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Lubricant Flow and De-wetting at the Head-Disk Interface of a Hard Disk Drive

  • Author(s): Rodriguez Mendez, Alejandro
  • Advisor(s): Bogy, David B
  • et al.
Abstract

In this dissertation we investigate the lubricant behavior at the head-disk interface of a hard disk drive (HDD) by numerically simulating the formation of lubricant moguls on the disk and the accumulation of lubricant on the slider’s air bearing surface (ABS). We use classical lubrication theory from continuum mechanics to model both the air bearing and the lubricant motion. The numerical simulations were compared to experimental tests of lubricant reflow on the disk after laser heating. A good agreement was found between experiments and numerical simulations.

We investigate the effects of the slider’s flying height, skew angle and ABS design on the lubricant flow and reflow. We describe the lubricant thickness profile and volume evolution on the slider’s ABS and lateral walls. It was found that a smaller flying height contributes to a faster lubricant removal from the ABS due to the induced increase in the air shear stress. When the HDD is at rest, the lubricant accumulated on the deposit end flows back into the ABS driven by the action of disjoining pressure. It is found, for a particular slider design, that increasing the slider’s radial position and thus changing its skew angle has the effect of enhancing the lubricant flow process due to a decrease in the slider’s flying height. The lubricant migration process is significantly dependent on the ABS design. It is found that slider designs that accumulate most lubricant on a broader area on the deposit end and have larger values of air shear stress remove lubricant from the ABS at higher volume rates than those designs where accumulation is concentrated near the center of the deposit end and have smaller values of average shear stress.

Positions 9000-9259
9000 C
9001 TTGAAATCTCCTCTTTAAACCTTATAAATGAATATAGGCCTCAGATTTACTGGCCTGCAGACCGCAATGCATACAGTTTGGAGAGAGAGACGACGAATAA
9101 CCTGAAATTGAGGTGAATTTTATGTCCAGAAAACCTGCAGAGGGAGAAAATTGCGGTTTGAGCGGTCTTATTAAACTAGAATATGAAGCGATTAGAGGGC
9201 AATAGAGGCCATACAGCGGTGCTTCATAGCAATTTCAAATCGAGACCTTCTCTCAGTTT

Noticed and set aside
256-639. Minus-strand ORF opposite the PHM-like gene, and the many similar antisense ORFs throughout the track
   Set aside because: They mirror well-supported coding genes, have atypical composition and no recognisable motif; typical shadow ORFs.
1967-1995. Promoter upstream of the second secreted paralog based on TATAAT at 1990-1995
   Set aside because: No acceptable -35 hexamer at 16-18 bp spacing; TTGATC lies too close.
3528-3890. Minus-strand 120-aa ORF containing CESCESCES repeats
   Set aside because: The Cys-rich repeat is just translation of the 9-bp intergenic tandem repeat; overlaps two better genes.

We simulate the flow and reflow processes of unstable lubricant films. We study the spreading of droplets with thickness larger than the critical de-wetting thickness. It is observed that, if surface tension is neglected from the governing equations, the disjoining pressure acts as a destabilizing force inducing an unrestrained growth of the film. The disjoining pressure breaks up the initial droplet into smaller ones which narrow down in width and increase in height. As the growth continues, the curvature of each droplet becomes sufficiently large to balance the disjoining pressure. The final state consists of a few isolated droplets connected by a uniform film. When we include the effect of air shear stress and air pressure gradient the initial droplet breaks up into smaller ones, which are then sheared downstream in the direction of the air shear stress. It was not possible to simulate the de-wetting behavior of the lubricant film on the entire slider domain, since it was found that surface tension is significant only at length scales several orders of magnitude smaller than the size of the slider.

Finally we investigate the changes in magnetic spacing due to lubricant migration on the ABS and study the formation of lubricant clots on the disk surface known as “moguls”. It is observed that the minimum magnetic spacing of a lubricant contaminated slider is significantly larger than that of a clean slider even after a relatively long time of flying the slider over the disk. This increase in spacing is detrimental for the read/write performance of the HDD. It is also observed that the air shear stress can generate lubricant moguls on the disk surface due to oscillations of the slider along the vertical, downtrack and offtrack directions.

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